• Can you to make an informed choice of data structures? How do you choose between LinkedList or Vector or HashSet or TreeSet or maybe HashMap or TreeMap or MultiMap?
  • When given a programming task, can you recognize whether the computation should take linear time, super-linear time, quadratic time, cubic time, exponential time?
  • Having written the code, do you know the time complexity of the code you have produced?

The interviewers aren't asking you these questions just to have an excuse to reject you, or to show off their superior knowledge. They ask you about algorithms and data structures because they are looking for people who can independently produce reasonably efficient solutions to problems of some complexity, and who can contribute ideas in fairly high-level technical discussions. You are going to have a hard time convincing them you can do this if you can't answer basic questions about fundamental data structures.

Interview questions that can be answered by everyone, or by no one, are of no value in making hiring decisions. Some candidates are able to answer these questions without difficulty. They get hired.

  • +1 - seriously. I don't care if you know the time complexity of random access of a linked list. I care if you know (off of the top of your head) that using a linked list when you need random access is going to lead to abject failure in many scenarios. These things really do matter. – Telastyn Dec 11 '14 at 1:33
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... most of the things you are asking really aren't super complex to explain and not what I would consider trivia.

I don't even have a formal comp sci background and understand enough about what you are using as examples to explain both 1) why is this important and 2) what is the answer. At the very least talk through the ideas the questions are getting at.

There is a huge difference between trivia questions and algorithm questions.

Using a different example, it's the difference between asking "what gear ratio does F150 use?" vs "what is the importance of a gear ratio in a car?" Answers to the first are lookups. But the second can be meaningful because it shows a deeper understanding of how cars work.

So when I code I know what is the most appropriate data structure to use, because I feel the difference from experience, but sometimes I can't just remember the time complexities for those. So again, I might do well in the job interview if i remember them, but after the interview I will definitely forget them! So what is the point?!!!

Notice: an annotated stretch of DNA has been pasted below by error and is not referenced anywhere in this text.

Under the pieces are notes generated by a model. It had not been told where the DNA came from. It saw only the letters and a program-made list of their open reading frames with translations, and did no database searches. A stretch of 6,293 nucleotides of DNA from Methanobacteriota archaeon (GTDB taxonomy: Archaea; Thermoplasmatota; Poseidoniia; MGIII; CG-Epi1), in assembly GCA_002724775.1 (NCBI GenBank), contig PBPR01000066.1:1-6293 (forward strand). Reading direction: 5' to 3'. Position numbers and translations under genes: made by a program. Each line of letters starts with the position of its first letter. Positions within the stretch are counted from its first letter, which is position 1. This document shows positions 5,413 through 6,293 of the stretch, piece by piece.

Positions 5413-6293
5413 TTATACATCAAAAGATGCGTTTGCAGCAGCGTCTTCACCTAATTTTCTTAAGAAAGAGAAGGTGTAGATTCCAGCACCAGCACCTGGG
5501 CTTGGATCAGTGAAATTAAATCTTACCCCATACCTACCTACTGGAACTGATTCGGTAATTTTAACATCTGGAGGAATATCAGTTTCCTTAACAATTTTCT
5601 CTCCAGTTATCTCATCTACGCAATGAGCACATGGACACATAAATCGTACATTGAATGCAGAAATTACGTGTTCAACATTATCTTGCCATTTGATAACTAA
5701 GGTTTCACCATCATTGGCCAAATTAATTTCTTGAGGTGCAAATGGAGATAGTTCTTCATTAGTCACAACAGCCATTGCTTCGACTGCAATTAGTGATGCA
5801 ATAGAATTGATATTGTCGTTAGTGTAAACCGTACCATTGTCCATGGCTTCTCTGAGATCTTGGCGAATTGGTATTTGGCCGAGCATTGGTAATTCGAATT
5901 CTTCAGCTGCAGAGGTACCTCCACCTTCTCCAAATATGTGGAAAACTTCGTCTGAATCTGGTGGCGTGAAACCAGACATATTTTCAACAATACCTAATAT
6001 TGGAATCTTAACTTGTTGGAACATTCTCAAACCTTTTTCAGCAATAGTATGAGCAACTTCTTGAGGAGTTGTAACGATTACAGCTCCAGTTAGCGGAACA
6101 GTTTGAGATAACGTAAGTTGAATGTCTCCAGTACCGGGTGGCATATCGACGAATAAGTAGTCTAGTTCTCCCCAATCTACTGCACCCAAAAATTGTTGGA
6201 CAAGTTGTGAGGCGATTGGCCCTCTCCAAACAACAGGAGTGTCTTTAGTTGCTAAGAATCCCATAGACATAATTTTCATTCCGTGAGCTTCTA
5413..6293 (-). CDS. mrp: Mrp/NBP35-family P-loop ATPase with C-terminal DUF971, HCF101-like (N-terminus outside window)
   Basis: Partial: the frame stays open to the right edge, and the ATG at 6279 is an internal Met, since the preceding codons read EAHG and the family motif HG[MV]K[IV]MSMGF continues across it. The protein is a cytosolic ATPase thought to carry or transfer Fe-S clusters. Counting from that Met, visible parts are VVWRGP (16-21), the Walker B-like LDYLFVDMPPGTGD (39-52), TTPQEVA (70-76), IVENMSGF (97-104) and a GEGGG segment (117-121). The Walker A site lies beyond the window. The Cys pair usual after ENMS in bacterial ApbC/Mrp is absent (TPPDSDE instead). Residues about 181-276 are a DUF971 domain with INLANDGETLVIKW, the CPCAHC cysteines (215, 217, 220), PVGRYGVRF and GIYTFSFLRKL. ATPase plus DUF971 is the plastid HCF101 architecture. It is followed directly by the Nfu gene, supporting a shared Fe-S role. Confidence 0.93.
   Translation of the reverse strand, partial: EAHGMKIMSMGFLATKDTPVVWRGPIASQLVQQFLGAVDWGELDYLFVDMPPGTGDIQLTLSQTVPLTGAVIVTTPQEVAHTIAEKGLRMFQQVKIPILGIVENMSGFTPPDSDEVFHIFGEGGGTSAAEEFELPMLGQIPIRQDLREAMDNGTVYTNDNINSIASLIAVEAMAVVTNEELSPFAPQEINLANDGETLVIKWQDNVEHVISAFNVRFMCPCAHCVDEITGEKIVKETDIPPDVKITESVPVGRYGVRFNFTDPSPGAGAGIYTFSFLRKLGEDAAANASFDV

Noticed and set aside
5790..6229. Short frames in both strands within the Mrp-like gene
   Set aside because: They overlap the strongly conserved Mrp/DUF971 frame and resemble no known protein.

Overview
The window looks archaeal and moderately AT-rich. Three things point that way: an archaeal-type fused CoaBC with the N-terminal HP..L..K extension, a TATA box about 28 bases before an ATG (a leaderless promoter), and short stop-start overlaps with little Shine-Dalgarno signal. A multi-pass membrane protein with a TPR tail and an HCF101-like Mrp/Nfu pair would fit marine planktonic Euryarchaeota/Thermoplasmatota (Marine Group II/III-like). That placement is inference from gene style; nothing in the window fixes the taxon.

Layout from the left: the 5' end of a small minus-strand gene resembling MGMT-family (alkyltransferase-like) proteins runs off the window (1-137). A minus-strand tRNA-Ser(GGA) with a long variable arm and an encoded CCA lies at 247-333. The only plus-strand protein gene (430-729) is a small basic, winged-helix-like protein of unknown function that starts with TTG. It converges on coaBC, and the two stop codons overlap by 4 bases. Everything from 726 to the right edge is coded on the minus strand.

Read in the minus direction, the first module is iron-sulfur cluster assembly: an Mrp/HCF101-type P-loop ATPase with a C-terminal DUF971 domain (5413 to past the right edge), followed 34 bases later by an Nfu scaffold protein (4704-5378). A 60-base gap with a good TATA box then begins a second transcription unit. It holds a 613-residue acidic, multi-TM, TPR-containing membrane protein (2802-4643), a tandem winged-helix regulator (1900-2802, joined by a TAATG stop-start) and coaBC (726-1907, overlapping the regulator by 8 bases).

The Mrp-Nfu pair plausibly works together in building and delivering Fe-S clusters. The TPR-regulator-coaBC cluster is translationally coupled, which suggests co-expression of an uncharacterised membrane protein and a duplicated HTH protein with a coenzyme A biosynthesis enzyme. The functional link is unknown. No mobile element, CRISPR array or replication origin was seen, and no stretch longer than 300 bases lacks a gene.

You feel the difference? Really? This... strikes me as an attitude which is rightly getting you disqualified.

  • Dude, you code from your gut. I think Colbert made a speech about this once. – bharal Dec 11 '14 at 6:38
  • +1 Nobody should have to memorize complexities. I actually think memorizing them is a bad choice even as a student because then you don't have a need to learn to derive them. I actually got asked a complexity question at my last interview and said something like "Well I don't know off the top of my head, but I'm sure I can figure it out ... the algorithm does A which is always of complexity X and then B which is fast but can worst case need Y so best case is Z and worst is W." The answer was correct, the interviewer got to see my reasoning, provided the average case himself and I got the job. – Sumyrda Dec 11 '14 at 6:41
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    @Sumyrda isn't that just proof that 1. you memorised complexities (X and Y in your example) and 2. that you need to memorise complexities to get a job? – bharal Dec 11 '14 at 11:34
  • @bharal 1. The point is that if you know the basic building blocks of complexities, then you don't need to memorize a whole bunch of them (the OP talked in days of work). You just take your basics and take it from there. 2. You need some knowledge and understanding of complexities to get a job, and imho that's ok if you wanna be a developer. But memorizing a bunch of algorithms with their complexities is neither necessary (see my example) nor sufficient (because it isn't worth much without the understanding part plus in the interview you won't be able to explain why it has that complexity). – Sumyrda Dec 11 '14 at 14:21
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    @bharal: I can drive a car. I haven't memorised how to open the door, put the foot on the kludge before starting the engine, how to shift gears and so on. I just do it. Sumyrda "just does" the basic stuff. While the OP thinks they need to be memorised but has forgotten them. – gnasher729 Dec 11 '14 at 17:14
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The point is to get the job, assuming that's why you are interviewing with them. Nobody is forcing you to go through the interview process let alone review the material that you forgot.

You could keep an open mind and ask them why they are testing you on Data Structures and Algorithms. Data Structures and Algorithms is what separates someone who got themselves a CS degree from those who never did.

I'd say that the lack of exposure to Data and Algorithms, Machine Learning and Theoretical Computer Science can, in at least some circumstances, be crippling to a software engineer's effectiveness.

I forgot about algorithms and data structures shortly after I had passed my final exams on them - That was close to twenty years ago. Today, I find myself refreshing and expanding on my knowledge of data and algorithms and taking a serious stab at Machine Learning, formerly known as Artificial Intelligence.

Life does take strange turns and the turn I am taking is taking me away from web programming and into something that I find more exciting.